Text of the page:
Is Men's Wearhouse a Buy on Long-Term Prospects?
Continuing the trend of retail companies getting a summer trim, Men's Wearhouse disappointed both analysts and investors with slashed full-year guidance, and a dip in customer traffic for the recently ended quarter. Overall, management sounded very cautious, as the macroeconomic outlook for retail businesses remains strained. However, with the precipitous drop in stock price -- more than 14% in after-hours trading on Wednesday -- the company now trades at a relatively inexpensive valuation that could provide investors with compelling upside over the long term, once the retail environment improves, and the business stabilizes. Is Men's Wearhouse a buy on short-term weakness?
A retailer for the long run
Over the past three years, Men's Wearhouse has increased its operating cash flow, while capital expenditures have climbed substantially -- keeping free cash flow relatively stagnant. Top-line sales have grown by nearly $400 million since 2011, and operating income has nearly doubled. At the bottom end of the income statement, the company saw its profits rise from $67.7 million, to nearly $132 million.
Though financials do not necessarily reflect the strength of a retailer's merchandising capabilities, and the period referenced took place during an ongoing economic rebound, Men's Wearhouse has shown some ability to move merchandise in recent years.
Retailers are particularly susceptible to short-term market movements and macro-related issues. A weak consumer-spending environment can spell disaster for companies on a quarterly basis. Over the long-term, however, a good merchandiser is just that -- and this creates pricing inefficiencies that are more a product of general conditions than company-specific shortcomings. For this company, the situation appears to be a bit of both macro element, and some issues behind the boardroom doors.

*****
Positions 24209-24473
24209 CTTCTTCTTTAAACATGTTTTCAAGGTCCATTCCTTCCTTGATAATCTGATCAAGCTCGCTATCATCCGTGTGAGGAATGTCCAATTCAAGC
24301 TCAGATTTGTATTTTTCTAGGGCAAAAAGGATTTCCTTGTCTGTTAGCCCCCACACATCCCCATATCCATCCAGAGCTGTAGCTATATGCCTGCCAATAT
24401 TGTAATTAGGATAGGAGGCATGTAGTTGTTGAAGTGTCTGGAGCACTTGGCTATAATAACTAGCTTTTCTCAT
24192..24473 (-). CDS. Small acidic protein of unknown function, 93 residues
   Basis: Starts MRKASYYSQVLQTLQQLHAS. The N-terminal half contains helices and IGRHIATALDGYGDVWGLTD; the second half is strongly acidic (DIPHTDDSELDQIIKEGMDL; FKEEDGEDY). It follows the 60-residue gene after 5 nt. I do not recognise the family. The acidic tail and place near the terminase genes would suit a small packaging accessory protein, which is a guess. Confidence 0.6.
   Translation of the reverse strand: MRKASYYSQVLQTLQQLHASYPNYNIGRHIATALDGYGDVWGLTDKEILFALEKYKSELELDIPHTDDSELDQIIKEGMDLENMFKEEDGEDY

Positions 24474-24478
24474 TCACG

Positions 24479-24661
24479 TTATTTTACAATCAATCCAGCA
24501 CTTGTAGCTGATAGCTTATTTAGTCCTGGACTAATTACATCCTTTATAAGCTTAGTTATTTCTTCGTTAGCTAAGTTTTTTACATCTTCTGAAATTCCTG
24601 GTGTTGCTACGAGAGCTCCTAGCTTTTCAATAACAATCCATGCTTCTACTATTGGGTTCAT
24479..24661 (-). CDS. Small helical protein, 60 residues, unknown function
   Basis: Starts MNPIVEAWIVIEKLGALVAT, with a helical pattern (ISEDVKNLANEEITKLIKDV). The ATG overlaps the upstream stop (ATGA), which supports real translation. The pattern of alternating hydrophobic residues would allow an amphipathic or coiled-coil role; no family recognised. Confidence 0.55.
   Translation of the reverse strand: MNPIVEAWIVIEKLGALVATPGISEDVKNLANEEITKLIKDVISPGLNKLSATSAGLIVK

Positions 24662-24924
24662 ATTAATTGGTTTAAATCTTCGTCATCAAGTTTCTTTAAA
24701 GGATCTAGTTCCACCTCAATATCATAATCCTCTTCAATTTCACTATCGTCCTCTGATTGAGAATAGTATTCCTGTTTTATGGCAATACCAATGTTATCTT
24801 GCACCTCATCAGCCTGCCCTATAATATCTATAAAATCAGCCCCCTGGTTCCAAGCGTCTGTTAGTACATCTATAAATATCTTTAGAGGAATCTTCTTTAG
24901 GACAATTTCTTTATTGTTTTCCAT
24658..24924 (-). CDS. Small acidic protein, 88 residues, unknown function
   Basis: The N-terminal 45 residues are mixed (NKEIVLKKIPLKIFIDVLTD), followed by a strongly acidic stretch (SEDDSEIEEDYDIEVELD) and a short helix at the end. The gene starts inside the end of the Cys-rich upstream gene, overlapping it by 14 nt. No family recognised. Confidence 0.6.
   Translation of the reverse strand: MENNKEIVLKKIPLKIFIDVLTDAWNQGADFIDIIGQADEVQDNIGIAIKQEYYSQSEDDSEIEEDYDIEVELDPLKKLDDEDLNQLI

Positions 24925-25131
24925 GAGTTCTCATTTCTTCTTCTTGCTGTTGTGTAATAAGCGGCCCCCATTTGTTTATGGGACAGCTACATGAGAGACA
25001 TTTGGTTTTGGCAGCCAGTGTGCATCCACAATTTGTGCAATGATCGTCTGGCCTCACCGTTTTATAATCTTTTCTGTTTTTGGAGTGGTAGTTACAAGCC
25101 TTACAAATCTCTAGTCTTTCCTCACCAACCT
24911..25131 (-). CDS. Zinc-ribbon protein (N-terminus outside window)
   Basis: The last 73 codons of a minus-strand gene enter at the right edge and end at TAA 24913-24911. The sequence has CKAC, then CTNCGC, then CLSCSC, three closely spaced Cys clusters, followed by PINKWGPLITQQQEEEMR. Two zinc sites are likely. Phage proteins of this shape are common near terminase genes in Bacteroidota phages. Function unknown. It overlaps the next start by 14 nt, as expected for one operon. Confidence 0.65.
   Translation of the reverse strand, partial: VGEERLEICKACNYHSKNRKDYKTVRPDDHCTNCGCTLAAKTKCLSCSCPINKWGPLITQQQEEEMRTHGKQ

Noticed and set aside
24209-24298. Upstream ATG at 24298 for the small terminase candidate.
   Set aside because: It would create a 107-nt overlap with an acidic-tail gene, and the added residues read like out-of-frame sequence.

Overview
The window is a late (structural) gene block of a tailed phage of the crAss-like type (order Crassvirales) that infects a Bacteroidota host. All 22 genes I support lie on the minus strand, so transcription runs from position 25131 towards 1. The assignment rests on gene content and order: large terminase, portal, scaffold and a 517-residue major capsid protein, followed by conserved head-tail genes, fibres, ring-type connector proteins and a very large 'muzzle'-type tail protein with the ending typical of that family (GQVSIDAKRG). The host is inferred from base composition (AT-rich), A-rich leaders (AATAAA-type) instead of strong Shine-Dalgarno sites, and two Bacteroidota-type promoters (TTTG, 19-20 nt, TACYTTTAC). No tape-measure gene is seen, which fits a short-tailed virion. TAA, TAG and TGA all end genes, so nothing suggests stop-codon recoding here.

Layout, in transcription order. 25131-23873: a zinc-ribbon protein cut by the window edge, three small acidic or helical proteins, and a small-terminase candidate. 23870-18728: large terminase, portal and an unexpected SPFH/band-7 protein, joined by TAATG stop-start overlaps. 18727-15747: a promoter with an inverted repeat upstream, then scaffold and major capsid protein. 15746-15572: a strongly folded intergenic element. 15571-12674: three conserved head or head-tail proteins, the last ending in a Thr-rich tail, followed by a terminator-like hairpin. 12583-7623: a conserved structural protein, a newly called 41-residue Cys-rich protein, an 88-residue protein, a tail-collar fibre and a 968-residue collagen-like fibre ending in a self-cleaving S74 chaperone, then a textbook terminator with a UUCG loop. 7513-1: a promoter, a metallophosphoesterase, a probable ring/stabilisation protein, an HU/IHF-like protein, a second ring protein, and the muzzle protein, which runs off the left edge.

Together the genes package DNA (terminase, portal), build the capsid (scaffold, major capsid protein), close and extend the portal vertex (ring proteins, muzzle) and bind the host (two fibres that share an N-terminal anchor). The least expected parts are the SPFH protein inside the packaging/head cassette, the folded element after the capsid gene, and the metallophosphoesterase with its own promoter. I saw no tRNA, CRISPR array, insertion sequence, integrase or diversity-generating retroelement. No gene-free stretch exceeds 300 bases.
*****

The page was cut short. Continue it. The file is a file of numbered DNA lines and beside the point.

Men's Wearhouse delivered all of the bad buzzwords for the just-ended quarter, the coming quarter, and the remainder of the year. This comes on the back of a major boardroom shakeup last spring, when founder George Zimmer was ousted as executive chairman over strong disagreements in the strategic direction of the company.
Net income for the quarter came in at $1.01 per share, which came in sharply lower than analyst expectations of $1.14 per share. Management cut guidance for the full year, down to $2.50 at the low end, whereas it had been as high as $2.80 per share. The company also lowered its guidance for same-store sales -- down 2% from prior estimates.
The question investors need to ask is not whether Men's Wearhouse will be able to reverse the downward sales trend in subsequent periods -- things will improve as the spending environment does. Instead, the focus should be on management's strategic decisions.
For example, in July, the company bought clothing line Joseph Abboud for $97.5 million in an effort to provide exclusive brands at its stores. The Joseph Abboud name is a well-respected one in men's fashion, often found at high-line department stores such as Saks Fifth Avenue. By offering the products exclusively at Men's Wearhouse, management is putting an interesting twist on the business -- one more known for its cheap deals for multiple suits. The company is also ridding itself of the larger format K&G stores -- a line that has been sucking cash for some time.
This week's shave on stock price provides investors with an interesting opportunity. If performance over the next six months is not at the forefront of your mind, but long-term merchandising prowess is, the recently discounted shares may deserve a spot in your retail portfolio.
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The article Is Men's Wearhouse a Buy on Long-Term Prospects? originally appeared on Fool.com.Fool contributor Michael Lewis has no position in any stocks mentioned. The Motley Fool has no position in any of the stocks mentioned. Try any of our Foolish newsletter services free for 30 days. We Fools may not all hold the same opinions, but we all believe that considering a diverse range of insights makes us better investors. The Motley Fool has a disclosure policy.
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